The following story is excerpted from TIME’s special edition, The Science of Childhood, which is available in stores, at the TIME Shop and at Amazon.
When Frances Jensen’s eldest son, Andrew, reached high school, he underwent a transformation. Frances’s calm, predictable child changed his hair color from brown to black and started wearing bolder clothing. It felt as if he turned into an angst-filled teenager overnight. Jensen, now the chair of the neurology department at the Perelman School of Medicine at the University of Pennsylvania, wondered what happened and whether Andrew’s younger brother would undergo the same metamorphosis. So she decided to use her skills as a neuroscientist to explore what was happening under the hood. “I realized I had an experiment going on in my own home,” says Jensen, author of The Teenage Brain.
That was about 10 years ago, when society at large was only beginning to catch up to the idea that the teen brain was not a fully developed adult brain, just with less mileage. For generations, the overarching thinking was that the brain had reached its full growth by the time a child reached puberty. But thanks to the research of people like Jensen and many others, beginning in the 1990s, it’s become clear that the teenage brain is some- thing much more complex—and special.
Doctors, parents and teachers have long held preconceived notions about why teenagers act so reckless and emotional, and many of these explanations have turned out to be incorrect. It was once believed that teens were impulsive due to raging hormones and that they were difficult because they hated authority. But advances in brain imaging, which gathered force in the 2000s, told a much more complicated story. It turns out the teenage brain is nowhere near fully baked and that the brain’s structure and its effects on development continue into a person’s 20s.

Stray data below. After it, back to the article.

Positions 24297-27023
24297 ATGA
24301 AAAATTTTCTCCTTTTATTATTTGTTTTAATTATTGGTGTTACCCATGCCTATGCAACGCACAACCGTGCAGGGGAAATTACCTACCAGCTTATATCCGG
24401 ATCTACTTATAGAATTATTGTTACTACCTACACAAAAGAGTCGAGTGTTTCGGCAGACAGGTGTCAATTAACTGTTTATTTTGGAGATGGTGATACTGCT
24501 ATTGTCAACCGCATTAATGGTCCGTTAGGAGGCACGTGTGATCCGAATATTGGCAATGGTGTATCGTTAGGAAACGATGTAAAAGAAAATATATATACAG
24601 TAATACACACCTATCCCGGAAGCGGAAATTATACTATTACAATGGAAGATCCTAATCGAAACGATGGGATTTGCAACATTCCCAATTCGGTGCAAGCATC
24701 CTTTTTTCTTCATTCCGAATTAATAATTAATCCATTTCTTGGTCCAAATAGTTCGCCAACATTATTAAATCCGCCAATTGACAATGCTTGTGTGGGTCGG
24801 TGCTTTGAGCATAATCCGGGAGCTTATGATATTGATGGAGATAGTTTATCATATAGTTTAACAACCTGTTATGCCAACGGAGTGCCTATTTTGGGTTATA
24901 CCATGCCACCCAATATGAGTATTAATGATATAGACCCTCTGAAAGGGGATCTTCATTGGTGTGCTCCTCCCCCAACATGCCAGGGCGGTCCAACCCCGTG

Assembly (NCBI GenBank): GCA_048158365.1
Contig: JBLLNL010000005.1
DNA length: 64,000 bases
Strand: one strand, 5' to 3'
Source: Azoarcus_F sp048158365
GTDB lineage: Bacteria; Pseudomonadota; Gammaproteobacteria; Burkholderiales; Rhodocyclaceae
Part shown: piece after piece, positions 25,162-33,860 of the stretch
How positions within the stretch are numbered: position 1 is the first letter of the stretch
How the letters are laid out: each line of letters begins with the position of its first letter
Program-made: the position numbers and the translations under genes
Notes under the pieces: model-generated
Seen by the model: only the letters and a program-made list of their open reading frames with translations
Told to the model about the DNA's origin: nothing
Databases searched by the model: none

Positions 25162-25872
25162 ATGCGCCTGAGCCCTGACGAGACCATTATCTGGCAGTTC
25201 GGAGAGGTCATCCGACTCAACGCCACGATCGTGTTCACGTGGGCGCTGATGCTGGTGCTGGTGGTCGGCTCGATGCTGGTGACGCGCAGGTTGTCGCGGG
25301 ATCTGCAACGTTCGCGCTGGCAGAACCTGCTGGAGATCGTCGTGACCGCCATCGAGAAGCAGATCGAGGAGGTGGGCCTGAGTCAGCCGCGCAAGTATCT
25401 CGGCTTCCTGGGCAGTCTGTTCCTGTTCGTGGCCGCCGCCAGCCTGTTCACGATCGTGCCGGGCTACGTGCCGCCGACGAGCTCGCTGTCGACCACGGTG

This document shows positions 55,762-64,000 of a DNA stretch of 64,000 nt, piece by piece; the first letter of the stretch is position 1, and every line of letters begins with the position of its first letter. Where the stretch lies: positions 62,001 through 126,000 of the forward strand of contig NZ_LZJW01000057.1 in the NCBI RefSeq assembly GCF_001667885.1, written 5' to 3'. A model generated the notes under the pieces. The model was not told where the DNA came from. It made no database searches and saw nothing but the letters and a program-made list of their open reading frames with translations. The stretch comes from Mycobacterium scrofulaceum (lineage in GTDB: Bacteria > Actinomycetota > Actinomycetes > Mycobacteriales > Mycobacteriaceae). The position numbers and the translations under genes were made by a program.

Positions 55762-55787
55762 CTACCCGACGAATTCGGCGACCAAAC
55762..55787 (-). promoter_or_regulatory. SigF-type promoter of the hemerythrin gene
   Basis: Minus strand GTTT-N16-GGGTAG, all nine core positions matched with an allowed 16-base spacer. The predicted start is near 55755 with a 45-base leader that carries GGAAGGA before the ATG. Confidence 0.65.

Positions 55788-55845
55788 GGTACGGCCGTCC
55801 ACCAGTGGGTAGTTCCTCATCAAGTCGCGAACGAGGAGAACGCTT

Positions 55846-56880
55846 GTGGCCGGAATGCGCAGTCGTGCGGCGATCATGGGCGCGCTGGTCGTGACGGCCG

Advanced brain imaging has revealed that the teenage brain has lots of plasticity, which means it can change, adapt and respond to its environment. The brain does not grow by getting substantially larger during the teenage years but rather through increased connectivity between brain regions. This growth in connectivity presents itself as white matter in the brain, which comes from a fatty substance called myelin. As the brain develops, myelin wraps itself around nerve cells’ axons—long, thin tendrils that extend from the cell and transmit information—like insulation on an electrical wire. Myelination, the scientific name for this process, strengthens and accelerates the communication between brain regions and underlies a person’s basic learning abilities.
The myelination process starts from the back of the brain and works its way to the front. That means the prefrontal cortex, the area of the brain involved in decision-making, planning and self-control, is the last part to mature. It’s not that teens don’t have frontal- lobe capabilities but rather that their signals are not getting to the back of the brain fast enough to regulate their emotions. It’s why risk-taking and impulsive behavior are more common among teens and young adults. “This is why peer pressure rules at this time of life,” says Jensen. “It’s why my teenage boys would come home without their textbook and realize at 8 p.m. that they have a test the next day. They don’t have the fully developed capacity to think ahead at this time.”
Although the development of the prefrontal cortex is the last step on the development checklist, teenagers undergo major changes in their limbic system—the area of the brain that controls emotions—at the onset of puberty, which is typically around the ages of 10 to 12. Doctors now believe that this mismatch in development of the impulse-control part of the brain and the hormone- and emotion-fueled part of the brain is what causes the risk-taking behaviors that are so common among teenagers. “The prefrontal cortex communicates with the brain’s emotional centers through intricate connections,” says B.J. Casey, the director of the Fundamentals of the Adolescent Brain Lab at Yale University. “In adults, these connections have been strengthening with experience and maturation, but during adolescence, the connections are not fully developed, so it’s more difficult for a teenager to shut off these emotional systems.”
This new understanding of the biology that underlies these behaviors can be helpful to both teenagers and their parents. Jensen and Casey stress the importance of setting examples of appropriate emotional responses and helping young people navigate difficult situations that are increasingly common among teens and adolescents. Whereas in the past, bullying was primarily reserved for the playground, today teens have access to technologies and social media that can make it easier to spread sinister information. Virtual interactions can be harder for parents or teachers to control, but there is an immense opening to help teens navigate the fallout. “As parents, we often want to protect our kids from failure or any emotional pain,” says Casey. “But opportunities for learning from such experiences in the context of a loving and supportive family are key to helping the adolescent develop and use this ability as an adult.”